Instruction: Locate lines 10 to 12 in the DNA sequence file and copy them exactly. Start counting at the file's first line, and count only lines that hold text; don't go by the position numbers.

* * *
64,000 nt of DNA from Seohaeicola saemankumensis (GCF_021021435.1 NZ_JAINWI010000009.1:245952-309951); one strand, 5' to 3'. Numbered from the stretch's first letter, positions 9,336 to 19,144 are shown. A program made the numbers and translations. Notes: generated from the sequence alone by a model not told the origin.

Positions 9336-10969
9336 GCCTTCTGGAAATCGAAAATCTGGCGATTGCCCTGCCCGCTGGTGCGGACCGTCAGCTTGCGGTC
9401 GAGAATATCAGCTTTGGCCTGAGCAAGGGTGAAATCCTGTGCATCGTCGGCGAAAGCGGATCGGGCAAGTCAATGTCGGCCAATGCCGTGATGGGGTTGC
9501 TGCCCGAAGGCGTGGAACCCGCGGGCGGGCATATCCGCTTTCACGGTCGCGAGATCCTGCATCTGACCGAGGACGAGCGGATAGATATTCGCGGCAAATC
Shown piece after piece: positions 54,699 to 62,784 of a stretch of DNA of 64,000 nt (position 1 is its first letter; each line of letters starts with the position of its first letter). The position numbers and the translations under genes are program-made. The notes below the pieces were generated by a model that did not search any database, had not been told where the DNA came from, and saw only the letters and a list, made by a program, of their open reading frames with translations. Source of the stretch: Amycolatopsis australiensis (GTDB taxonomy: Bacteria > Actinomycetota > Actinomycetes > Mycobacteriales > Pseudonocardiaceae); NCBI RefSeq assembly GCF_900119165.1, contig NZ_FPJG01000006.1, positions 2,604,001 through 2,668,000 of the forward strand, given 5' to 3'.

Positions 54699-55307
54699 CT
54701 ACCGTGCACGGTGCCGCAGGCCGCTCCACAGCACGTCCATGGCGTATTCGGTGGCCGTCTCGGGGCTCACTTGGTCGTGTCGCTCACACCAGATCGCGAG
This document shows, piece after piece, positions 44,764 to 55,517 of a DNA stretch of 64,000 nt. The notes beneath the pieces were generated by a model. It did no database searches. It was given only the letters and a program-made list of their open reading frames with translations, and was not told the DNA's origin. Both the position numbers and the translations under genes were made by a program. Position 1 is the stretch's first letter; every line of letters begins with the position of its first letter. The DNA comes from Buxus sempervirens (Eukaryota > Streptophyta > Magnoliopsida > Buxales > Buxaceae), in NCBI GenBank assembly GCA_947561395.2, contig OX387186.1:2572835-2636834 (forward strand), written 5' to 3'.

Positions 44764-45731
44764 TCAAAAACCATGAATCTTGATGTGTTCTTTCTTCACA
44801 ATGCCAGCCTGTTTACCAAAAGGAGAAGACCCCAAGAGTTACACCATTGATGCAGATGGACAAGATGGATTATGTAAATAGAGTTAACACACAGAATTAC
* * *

This document shows, piece after piece, positions 44,764 to 55,517 of a DNA stretch of 64,000 nt. The notes beneath the pieces were generated by a model. It did no database searches. It was given only the letters and a program-made list of their open reading frames with translations, and was not told the DNA's origin. Both the position numbers and the translations under genes were made by a program. Position 1 is the stretch's first letter; every line of letters begins with the position of its first letter. The DNA comes from Buxus sempervirens (Eukaryota > Streptophyta > Magnoliopsida > Buxales > Buxaceae), in NCBI GenBank assembly GCA_947561395.2, contig OX387186.1:2572835-2636834 (forward strand), written 5' to 3'.

Positions 44764-45731
44764 TCAAAAACCATGAATCTTGATGTGTTCTTTCTTCACA